In Family Caregiver Alliance’s August 20th issue of Caregiving Policy Digest (free to subscribe to), our lead article focuses on local government efforts to lower the percentage approval required for passage of local special taxes in California from 66% to 55%. Currently there are six bills moving through the California Legislature that, if successful, will amend the California Constitution allowing for the return to enactment by simple majority required before Proposition 13 (property tax limitation) passed in 1978.

In addition, you will find a report from Miami University on national survey findings detailing special funding measures passed across the states, and highlighting Ohio for raising more money annually for senior services than any other state. In addition we have included a report from Miami University on national survey findings on special funding measures passed across the states. It is worth noting this trend in funding services and for those advocates for family caregivers to be at the table when these efforts take shape in local communities and priorities are set for use of additional revenues.


Rhode Island Rocks!

Rhode Island image montage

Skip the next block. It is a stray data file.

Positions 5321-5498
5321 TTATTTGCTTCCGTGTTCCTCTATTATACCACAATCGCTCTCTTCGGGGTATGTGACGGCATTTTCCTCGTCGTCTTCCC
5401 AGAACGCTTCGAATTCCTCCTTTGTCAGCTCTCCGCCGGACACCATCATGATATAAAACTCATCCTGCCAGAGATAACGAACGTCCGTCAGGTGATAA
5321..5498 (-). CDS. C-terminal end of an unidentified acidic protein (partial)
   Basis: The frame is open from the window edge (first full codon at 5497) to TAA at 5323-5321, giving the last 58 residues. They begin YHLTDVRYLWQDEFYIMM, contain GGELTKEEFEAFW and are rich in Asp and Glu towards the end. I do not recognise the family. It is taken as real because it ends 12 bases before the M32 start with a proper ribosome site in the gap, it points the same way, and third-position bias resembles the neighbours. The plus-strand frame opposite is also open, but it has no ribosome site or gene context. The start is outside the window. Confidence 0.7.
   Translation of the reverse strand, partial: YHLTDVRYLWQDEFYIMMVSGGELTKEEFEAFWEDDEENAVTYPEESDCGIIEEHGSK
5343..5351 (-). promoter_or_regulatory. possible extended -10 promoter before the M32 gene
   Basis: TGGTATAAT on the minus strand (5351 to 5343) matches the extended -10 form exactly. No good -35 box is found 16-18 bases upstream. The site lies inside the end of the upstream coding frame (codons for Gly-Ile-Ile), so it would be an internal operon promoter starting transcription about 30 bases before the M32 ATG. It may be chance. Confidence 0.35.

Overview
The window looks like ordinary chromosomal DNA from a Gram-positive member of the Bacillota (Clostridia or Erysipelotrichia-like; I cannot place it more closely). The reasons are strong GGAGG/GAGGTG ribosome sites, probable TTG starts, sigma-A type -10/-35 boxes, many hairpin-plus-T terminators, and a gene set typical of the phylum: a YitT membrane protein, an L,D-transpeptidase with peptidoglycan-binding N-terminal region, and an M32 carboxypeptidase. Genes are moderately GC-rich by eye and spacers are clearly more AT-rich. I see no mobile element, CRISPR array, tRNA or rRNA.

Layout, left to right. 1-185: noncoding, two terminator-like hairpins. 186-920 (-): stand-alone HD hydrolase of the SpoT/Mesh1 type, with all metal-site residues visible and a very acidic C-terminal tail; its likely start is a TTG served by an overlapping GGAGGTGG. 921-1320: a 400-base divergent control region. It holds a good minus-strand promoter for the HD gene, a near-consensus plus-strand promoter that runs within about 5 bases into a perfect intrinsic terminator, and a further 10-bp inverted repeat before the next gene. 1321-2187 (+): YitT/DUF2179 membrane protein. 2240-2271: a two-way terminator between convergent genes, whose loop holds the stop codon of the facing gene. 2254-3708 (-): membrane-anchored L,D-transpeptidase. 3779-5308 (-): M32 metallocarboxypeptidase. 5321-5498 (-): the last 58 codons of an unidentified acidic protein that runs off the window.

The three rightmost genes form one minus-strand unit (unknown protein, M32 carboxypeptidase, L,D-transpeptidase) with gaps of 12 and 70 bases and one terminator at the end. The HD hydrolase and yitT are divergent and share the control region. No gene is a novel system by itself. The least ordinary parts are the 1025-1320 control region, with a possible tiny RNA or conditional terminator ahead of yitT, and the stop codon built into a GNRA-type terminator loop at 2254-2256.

Kathy Kelly, Executive DirectorFamily Caregiver Alliance

There were three exciting developments for family caregivers in Rhode Island this month:

First, Rhode Island became the third state in the country (joining California and New Jersey), to pass legislation on paid family leave.  The bill, now law, entitled Temporary Caregiver Insurance, ensures that workers can take up to four weeks of leave at two-thirds of their regular wages to care for a sick family member or bond with a new child.  It also sets a new standard of job protections by guaranteeing all workers job security if the need arises to take leave in order to care for family members. Funding is self-funded through employee contributions.

Next, The Family Caregiver Support Act of 2013 was signed into law and requires a caregiver assessment if the plan of care for a Medicaid recipient involves a family caregiver.  A plan of care is to be developed which takes into account the needs of the caregiver and the recipient.